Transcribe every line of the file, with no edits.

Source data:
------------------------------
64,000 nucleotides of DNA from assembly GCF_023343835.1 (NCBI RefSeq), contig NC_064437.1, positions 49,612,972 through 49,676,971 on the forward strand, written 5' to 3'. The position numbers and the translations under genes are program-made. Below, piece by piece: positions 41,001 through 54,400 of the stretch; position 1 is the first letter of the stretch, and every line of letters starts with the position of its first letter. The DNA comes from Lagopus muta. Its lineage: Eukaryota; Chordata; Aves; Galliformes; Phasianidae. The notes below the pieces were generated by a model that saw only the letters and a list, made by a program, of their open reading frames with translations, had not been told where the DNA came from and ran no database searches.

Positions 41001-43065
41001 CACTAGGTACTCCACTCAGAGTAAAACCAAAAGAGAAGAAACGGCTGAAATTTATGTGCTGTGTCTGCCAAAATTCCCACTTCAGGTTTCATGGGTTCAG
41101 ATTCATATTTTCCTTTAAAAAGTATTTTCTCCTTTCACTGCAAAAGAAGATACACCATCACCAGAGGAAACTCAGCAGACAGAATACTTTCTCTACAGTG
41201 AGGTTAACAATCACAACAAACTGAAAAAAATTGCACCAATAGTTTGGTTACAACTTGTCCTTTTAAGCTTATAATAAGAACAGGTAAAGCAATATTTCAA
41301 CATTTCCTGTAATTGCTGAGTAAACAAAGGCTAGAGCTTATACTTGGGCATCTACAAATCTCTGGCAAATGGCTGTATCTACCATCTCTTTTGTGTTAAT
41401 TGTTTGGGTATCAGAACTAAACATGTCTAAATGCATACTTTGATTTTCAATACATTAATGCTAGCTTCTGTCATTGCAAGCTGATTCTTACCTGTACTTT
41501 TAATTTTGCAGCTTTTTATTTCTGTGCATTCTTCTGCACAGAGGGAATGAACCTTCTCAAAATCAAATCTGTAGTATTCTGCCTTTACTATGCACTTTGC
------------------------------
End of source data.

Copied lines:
64,000 nucleotides of DNA from assembly GCF_023343835.1 (NCBI RefSeq), contig NC_064437.1, positions 49,612,972 through 49,676,971 on the forward strand, written 5' to 3'. The position numbers and the translations under genes are program-made. Below, piece by piece: positions 41,001 through 54,400 of the stretch; position 1 is the first letter of the stretch, and every line of letters starts with the position of its first letter. The DNA comes from Lagopus muta. Its lineage: Eukaryota; Chordata; Aves; Galliformes; Phasianidae. The notes below the pieces were generated by a model that saw only the letters and a list, made by a program, of their open reading frames with translations, had not been told where the DNA came from and ran no database searches.

Positions 41001-43065
41001 CACTAGGTACTCCACTCAGAGTAAAACCAAAAGAGAAGAAACGGCTGAAATTTATGTGCTGTGTCTGCCAAAATTCCCACTTCAGGTTTCATGGGTTCAG
41101 ATTCATATTTTCCTTTAAAAAGTATTTTCTCCTTTCACTGCAAAAGAAGATACACCATCACCAGAGGAAACTCAGCAGACAGAATACTTTCTCTACAGTG
41201 AGGTTAACAATCACAACAAACTGAAAAAAATTGCACCAATAGTTTGGTTACAACTTGTCCTTTTAAGCTTATAATAAGAACAGGTAAAGCAATATTTCAA
41301 CATTTCCTGTAATTGCTGAGTAAACAAAGGCTAGAGCTTATACTTGGGCATCTACAAATCTCTGGCAAATGGCTGTATCTACCATCTCTTTTGTGTTAAT
41401 TGTTTGGGTATCAGAACTAAACATGTCTAAATGCATACTTTGATTTTCAATACATTAATGCTAGCTTCTGTCATTGCAAGCTGATTCTTACCTGTACTTT
41501 TAATTTTGCAGCTTTTTATTTCTGTGCATTCTTCTGCACAGAGGGAATGAACCTTCTCAAAATCAAATCTGTAGTATTCTGCCTTTACTATGCACTTTGC